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Exercise about mechanical energy

  1. May 2, 2014 #1
    Hi everyone , this exercise was given in one of my midterms , but we didn't correct it and I'm wondering where I went wrong on it : Help will be extremly appreciated :

    Here is the statement :

    A block of mass m=2 kg is pushed by a spring with a spring constant of k=650 N/m which is intially compressed by Δx=0.12m and attached to a wall . This mass slides a distance d= 0.5 m up a frictionless tables wich makes an angle θ=6° with the horizontal .

    1- What is the expression of the total energy of the mass right when it is pushed by the spring ?

    I wrote : E=K+U = 1/2 m*v(t)² + m*g*d(t)*sin θ + 1/2*k*Δx²
    The professor wrote on my paper that 1/2 m*v² =0 (WHY ?)

    2- What is the expression of kinetic enerfy of the mass when it reaches the edge of the table ?
    I wrote ΔK= Wnet =m*g*h+ 1/2*k*Δx² so kowing that Ki=0
    Kf= m*g*d*sinθ + 1/2*k*Δx²
    The professor said that : Kf= -m*g*d*sinθ + 1/2*k*Δx² (WHY ?)
    3- The mass falls a height h=0.8 m down to the ground : With what speed will the block land on the floor :

    I used question 2 , having vf= sqrt(2*g*h+k/m*Δx² ) but as 2 was apparently not correct I lost points on it too !
    Can anyone help ? THANKS A LOT
     
  2. jcsd
  3. May 2, 2014 #2
    1. What values did you use for v(t), d(t), and Δx?

    2. Is the edge of the table = d = 0.5m ?

    3. When the mass leaves the table, does it have vertical or horizontal velocity?
     
  4. May 2, 2014 #3
    Well , for 1 and 2 : As you see , I did not use any value ,as it asks only for expressions !! and d is the distance gone through !
    3- It goes vertically ! it is on a table suspended 5° to the top !
     
  5. May 2, 2014 #4
    Still not clear what you assumed and where the end of the table is but...

    1. If the spring is compressed and then let go, the initial velocity is zero. Hence, the initial kinetic energy is also zero.

    2. After the mass has traveled up the ramp it has gained potential energy and lost kinetic energy. Hence, the -ve sign for the potential energy term.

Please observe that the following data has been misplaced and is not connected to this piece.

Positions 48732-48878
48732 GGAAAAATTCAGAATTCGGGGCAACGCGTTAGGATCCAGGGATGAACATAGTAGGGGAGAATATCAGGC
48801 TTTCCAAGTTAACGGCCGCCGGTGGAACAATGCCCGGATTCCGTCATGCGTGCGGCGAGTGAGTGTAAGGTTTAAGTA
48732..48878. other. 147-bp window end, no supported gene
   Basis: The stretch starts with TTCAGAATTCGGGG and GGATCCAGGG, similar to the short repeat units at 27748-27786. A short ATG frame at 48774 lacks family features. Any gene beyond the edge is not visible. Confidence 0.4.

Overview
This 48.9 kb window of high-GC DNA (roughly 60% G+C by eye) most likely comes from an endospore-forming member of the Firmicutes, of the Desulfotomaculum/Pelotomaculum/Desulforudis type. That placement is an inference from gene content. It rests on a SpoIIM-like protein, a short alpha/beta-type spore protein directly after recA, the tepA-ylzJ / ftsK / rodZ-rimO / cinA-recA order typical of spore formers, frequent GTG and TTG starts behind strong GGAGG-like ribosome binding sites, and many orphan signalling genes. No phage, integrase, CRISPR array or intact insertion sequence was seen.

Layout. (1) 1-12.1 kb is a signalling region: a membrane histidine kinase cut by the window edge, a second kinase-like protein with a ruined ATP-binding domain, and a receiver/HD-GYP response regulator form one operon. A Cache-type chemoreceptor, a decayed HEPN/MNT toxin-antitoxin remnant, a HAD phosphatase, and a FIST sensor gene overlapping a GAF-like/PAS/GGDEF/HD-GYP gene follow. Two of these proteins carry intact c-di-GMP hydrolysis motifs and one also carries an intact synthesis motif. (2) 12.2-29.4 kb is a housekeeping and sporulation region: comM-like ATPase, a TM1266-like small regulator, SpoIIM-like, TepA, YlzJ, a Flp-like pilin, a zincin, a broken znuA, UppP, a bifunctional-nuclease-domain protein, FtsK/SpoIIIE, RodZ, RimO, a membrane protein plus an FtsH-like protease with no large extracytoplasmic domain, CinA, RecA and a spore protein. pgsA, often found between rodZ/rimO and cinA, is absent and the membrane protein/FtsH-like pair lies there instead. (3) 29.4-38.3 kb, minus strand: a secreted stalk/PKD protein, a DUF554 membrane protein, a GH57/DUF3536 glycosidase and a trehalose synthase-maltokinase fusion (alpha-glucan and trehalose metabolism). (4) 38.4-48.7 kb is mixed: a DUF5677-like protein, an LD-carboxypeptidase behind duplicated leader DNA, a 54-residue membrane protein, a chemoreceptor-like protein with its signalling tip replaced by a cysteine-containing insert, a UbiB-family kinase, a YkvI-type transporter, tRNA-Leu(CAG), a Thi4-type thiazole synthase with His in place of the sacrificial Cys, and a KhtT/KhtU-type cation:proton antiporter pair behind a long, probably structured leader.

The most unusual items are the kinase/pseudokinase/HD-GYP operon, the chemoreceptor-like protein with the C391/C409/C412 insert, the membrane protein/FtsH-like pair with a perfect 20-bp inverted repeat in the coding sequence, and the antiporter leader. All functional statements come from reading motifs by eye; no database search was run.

3. Actually the mass has both vertical and horizontal components of velocity.
     
  6. May 3, 2014 #5
    I understood your points in 1 and 2 , but 3 ??
     
  7. May 3, 2014 #6

    haruspex

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    When the mass has travelled a distance 0.5m it reaches the edge of the table and falls off. But just before it falls off it is moving up the slope with a speed you can deduce from the answer to (2). It therefore does not fall vertically.
     
  8. May 3, 2014 #7
    At least not initially.
     
  9. May 3, 2014 #8

    haruspex

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    It will never fall vertically.
     
  10. May 3, 2014 #9
    It will fall vertically at the same time that it maintains a horizontal component of velocity.
     
  11. May 3, 2014 #10

    haruspex

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    "falling vertically" means there is no horizontal motion.
     
  12. May 3, 2014 #11
    Relative to what?
     
  13. May 4, 2014 #12

    haruspex

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    In post #3 physicos wrote
    which means straight down, no horizontal component.
    You corrected this in your own post #4, pointing out that it will also have horizontal motion.
    "Falling vertically", in everyday usage, likewise implies no horizontal motion. It is not the same as saying that the vertical component of its motion is downwards.
    In all cases, this is relative to the apparatus.
     
  14. May 4, 2014 #13
    I got your point , vertical and horizontal velocities were important in projectile motion , but in here how are we supposed to get the final velocity ?
     
  15. May 5, 2014 #14
    I think in every day usage you could say something falls vertically and yet not exclude a horizontal component. Do skydivers jumping from a plane fall vertically? If not, how do they fall then?
     
  16. May 5, 2014 #15
    Can you set up the kinematic equations of motion for the mass as it leaves the table?
     
  17. May 6, 2014 #16

    haruspex

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    No, because that would be tautology. Things don't fall horizontally. You would just say it falls.
     
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